Watchdog says IRS unable to readily locate key files

The Internal Revenue Service could not find more than 10 percent of case files requested in recent audits, the Government Accountability Office said Thursday in a report that drew a congressional rebuke.

"The GAO's findings should be an embarrassment to the agency," Senate Finance ranking member Charles Grassley, R-Iowa, who requested the study, said in a statement.

IRS generates millions of paper or electronic files each year on tax returns, audits, investigations and other actions, often sending them to storage sites when closed. The Federal Records Act and other mandates require keeping the records ready for review.

But in a Sept. 28 report, GAO said an inability to find files often creates problems for the agency and taxpayers. The report says IRS' Wages and Income Division, in a recent review, could not provide 46 percent of 900 requested cases within 25 days to meet scheduled tax court dates. GAO cites several instances where the IRS filed liens for tax debts but lost the revenue when it could not locate original files for a hearing.

IRS' Centralized Case Processing Unit, which has 21 days to review closed cases, in a study last year found it received less than half the files it requested on time. GAO said the unit usually requests twice the number of files it needs to allow for those that are not located.

In two recent audits, IRS could not find 10 percent to 14 percent of requested files, while the Treasury Inspector General for Tax Administration, in a similar study, did not receive 19 percent of files it requested. GAO noted that IRS at times takes on added costs to recreate lost files and in some cases burdens taxpayers by requesting additional information during that process.

The report did not examine in detail why the agency struggles to locate files, but said IRS lacks a process for ensuring cases are found quickly. GAO recommended IRS ensure program managers are responsible for files and create a tracking system, suggesting as an example a bar code process used by the Veterans Affairs Department.

In a written response, IRS Acting Commissioner Linda Stiff announced the creation of an internal working group to review records management procedures. Stiff said the group would "take into account" the GAO report.

Stay up-to-date with federal news alerts and analysis — Sign up for GovExec's email newsletters.
FROM OUR SPONSORS
JOIN THE DISCUSSION
Close [ x ] More from GovExec
 
 

Thank you for subscribing to newsletters from GovExec.com.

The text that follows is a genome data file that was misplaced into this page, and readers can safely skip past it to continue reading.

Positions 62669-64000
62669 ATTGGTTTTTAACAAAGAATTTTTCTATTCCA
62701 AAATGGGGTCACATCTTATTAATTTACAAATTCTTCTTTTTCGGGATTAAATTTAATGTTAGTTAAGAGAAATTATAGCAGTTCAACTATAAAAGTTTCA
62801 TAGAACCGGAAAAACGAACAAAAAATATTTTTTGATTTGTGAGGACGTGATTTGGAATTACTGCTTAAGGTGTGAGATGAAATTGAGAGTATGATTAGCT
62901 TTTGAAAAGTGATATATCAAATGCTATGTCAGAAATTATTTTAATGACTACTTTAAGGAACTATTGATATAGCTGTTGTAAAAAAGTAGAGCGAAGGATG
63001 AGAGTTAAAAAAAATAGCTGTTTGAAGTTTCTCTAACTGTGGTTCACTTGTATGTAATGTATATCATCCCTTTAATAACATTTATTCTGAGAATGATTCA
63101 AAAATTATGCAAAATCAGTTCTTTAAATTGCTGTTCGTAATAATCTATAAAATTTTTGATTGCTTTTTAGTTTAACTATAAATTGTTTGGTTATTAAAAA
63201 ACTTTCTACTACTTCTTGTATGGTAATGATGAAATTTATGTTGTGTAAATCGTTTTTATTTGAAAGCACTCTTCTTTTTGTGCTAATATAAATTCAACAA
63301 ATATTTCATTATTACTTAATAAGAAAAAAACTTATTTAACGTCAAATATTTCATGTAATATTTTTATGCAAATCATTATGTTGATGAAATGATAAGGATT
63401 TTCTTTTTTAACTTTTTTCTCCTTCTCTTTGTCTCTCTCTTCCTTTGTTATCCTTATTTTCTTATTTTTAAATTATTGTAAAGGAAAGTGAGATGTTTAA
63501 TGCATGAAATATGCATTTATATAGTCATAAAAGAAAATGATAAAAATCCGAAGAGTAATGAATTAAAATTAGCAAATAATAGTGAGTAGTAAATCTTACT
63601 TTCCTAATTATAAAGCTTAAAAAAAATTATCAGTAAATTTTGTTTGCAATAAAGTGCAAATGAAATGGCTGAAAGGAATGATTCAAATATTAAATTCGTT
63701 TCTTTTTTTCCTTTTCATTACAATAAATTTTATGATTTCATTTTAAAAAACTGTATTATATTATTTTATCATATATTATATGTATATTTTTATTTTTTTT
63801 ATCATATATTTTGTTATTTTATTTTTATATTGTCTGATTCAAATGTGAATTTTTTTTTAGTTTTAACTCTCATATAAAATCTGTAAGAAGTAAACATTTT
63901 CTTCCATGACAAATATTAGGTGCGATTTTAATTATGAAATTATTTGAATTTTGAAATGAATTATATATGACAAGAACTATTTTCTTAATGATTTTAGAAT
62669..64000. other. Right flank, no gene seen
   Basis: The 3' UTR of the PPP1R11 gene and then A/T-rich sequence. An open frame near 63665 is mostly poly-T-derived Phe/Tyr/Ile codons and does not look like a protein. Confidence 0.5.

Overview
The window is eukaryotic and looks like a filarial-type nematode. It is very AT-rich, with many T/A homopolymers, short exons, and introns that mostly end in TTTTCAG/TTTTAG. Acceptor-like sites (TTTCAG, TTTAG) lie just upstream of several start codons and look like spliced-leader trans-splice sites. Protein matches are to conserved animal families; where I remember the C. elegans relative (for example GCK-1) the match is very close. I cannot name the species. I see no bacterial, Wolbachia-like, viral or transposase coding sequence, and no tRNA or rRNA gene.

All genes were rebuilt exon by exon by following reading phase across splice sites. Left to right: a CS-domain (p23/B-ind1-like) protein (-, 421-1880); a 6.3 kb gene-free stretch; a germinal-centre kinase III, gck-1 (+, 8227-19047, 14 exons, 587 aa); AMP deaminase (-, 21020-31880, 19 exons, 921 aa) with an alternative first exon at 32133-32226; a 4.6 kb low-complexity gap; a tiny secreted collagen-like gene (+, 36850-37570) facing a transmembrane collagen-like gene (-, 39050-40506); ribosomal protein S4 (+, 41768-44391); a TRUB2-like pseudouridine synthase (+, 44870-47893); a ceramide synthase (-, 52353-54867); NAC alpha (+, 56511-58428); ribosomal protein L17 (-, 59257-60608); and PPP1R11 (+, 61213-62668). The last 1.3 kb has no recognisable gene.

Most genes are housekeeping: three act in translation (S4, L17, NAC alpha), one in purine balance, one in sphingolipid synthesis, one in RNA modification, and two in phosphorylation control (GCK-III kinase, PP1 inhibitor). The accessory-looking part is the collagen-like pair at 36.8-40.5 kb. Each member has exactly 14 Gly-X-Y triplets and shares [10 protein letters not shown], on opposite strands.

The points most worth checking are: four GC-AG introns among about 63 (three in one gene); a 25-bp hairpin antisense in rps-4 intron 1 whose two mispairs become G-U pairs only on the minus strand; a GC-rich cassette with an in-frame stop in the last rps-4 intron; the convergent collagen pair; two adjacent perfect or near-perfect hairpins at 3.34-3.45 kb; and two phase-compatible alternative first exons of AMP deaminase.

We think these reports might interest you:

  • Forecasting Cloud's Future

    Conversations with Federal, State, and Local Technology Leaders on Cloud-Driven Digital Transformation

    Download
  • The Big Data Campaign Trail

    With everyone so focused on security following recent breaches at federal, state and local government and education institutions, there has been little emphasis on the need for better operations. This report breaks down some of the biggest operational challenges in IT management and provides insight into how agencies and leaders can successfully solve some of the biggest lingering government IT issues.

    Download
  • Communicating Innovation in Federal Government

    Federal Government spending on ‘obsolete technology’ continues to increase. Supporting the twin pillars of improved digital service delivery for citizens on the one hand, and the increasingly optimized and flexible working practices for federal employees on the other, are neither easy nor inexpensive tasks. This whitepaper explores how federal agencies can leverage the value of existing agency technology assets while offering IT leaders the ability to implement the kind of employee productivity, citizen service improvements and security demanded by federal oversight.

    Download
  • IT Transformation Trends: Flash Storage as a Strategic IT Asset

    MIT Technology Review: Flash Storage As a Strategic IT Asset For the first time in decades, IT leaders now consider all-flash storage as a strategic IT asset. IT has become a new operating model that enables self-service with high performance, density and resiliency. It also offers the self-service agility of the public cloud combined with the security, performance, and cost-effectiveness of a private cloud. Download this MIT Technology Review paper to learn more about how all-flash storage is transforming the data center.

    Download
  • Ongoing Efforts in Veterans Health Care Modernization

    This report discusses the current state of veterans health care

    Download

When you download a report, your information may be shared with the underwriters of that document.